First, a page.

Lisa Ballard

26th January 2022



My god this is absolutely awful. Did you get names of the bailiffs or the company ? This is pure theft as they have taken belongings of someone who does not owe them any debt so I would first go to the police. There is also IPCC? Where you can put in a complaint about the way the police treated youz Keep us updated OP, best of luck !

Amanda Oden

26th January 2022



Besides all the advice given, it might be worthwhile to contact your MP. They seem to be able to get things moving faster in some cases, and generally its good for them to know what's up in the constituency.

Diana San

26th January 2022



I'd be really grateful if you could keep us updated! Very interested in the outcome of this

Rita Hare

26th January 2022



Was this the first time you ever heard of this debt?

Gerri Floyd

26th January 2022


Reading this scares me because I went away on holiday, and the next day, debt collectors came and left a note to contact immediately, as next time they will turn up unannounced and gain entry. I froze, because the notice wasn't for me. I Suspect a couple lived here before, because ever since I moved into the property, I've been receiving letters of debt from all sorts non stop for two different people and this legal action to recover money scared, me because I coud have comeback and my car including assets would have been gone. I think the only thing stopping the debt collectors was the fact this property is a rental and couldn't enter/recover as they were unsure if the goods were in possession of the debtor. I'm sick of ringing and cancelling/proving to companies they don't live here and to stop the letters. I did in the beginning, now I just let them come, as usually I have been notified the companies were aware, but the letters still had to be sent out as this is the last address of the debtor. Scary and annoying stuff, can't wait to move out of here.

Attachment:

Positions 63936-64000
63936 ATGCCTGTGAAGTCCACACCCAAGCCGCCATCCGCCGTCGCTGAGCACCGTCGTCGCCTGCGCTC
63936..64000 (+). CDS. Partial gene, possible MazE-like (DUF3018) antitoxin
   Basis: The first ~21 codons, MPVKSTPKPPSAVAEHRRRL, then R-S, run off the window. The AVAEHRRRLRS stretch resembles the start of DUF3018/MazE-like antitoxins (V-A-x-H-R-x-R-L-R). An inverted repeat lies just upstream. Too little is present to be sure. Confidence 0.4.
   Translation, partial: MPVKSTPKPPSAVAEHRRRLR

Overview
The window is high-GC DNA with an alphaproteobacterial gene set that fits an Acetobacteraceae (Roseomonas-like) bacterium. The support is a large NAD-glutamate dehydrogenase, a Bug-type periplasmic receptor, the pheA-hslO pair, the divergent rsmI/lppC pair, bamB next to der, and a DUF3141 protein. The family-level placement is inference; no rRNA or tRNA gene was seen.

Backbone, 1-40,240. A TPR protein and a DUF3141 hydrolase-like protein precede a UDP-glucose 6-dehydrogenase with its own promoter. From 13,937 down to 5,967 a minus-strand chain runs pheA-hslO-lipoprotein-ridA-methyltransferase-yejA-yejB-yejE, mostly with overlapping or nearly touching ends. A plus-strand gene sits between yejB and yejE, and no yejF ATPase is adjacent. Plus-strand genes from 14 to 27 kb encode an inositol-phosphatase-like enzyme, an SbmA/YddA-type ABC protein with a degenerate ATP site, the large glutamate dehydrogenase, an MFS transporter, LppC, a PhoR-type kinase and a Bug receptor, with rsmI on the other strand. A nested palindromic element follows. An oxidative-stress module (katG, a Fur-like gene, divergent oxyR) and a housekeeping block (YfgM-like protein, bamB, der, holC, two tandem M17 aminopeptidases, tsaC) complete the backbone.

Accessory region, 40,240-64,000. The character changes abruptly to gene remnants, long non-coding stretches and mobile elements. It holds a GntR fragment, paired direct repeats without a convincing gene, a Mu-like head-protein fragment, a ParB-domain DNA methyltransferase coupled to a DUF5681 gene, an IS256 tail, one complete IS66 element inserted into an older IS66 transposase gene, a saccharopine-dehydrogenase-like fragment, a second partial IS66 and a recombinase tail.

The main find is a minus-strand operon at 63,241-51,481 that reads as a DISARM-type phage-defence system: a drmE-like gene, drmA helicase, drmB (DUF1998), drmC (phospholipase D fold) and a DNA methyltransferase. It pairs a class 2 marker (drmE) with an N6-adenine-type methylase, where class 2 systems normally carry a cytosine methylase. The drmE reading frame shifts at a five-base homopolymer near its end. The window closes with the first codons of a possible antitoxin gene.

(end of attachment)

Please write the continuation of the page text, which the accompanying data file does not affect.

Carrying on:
Wanda Talbott

26th January 2022



I am sorry I need to say one detail that I forgot to mention - I am sorry but this has unsettled me a bit. When they took my money. There was a few weeks pension money in the draw - what I use to live on and £20 in my wallet. The wallet was on me. It had my driving licence and bank card in it. Both of which state my name which are different to the name on the warrant. They saw these.

Michael Hassell

26th January 2022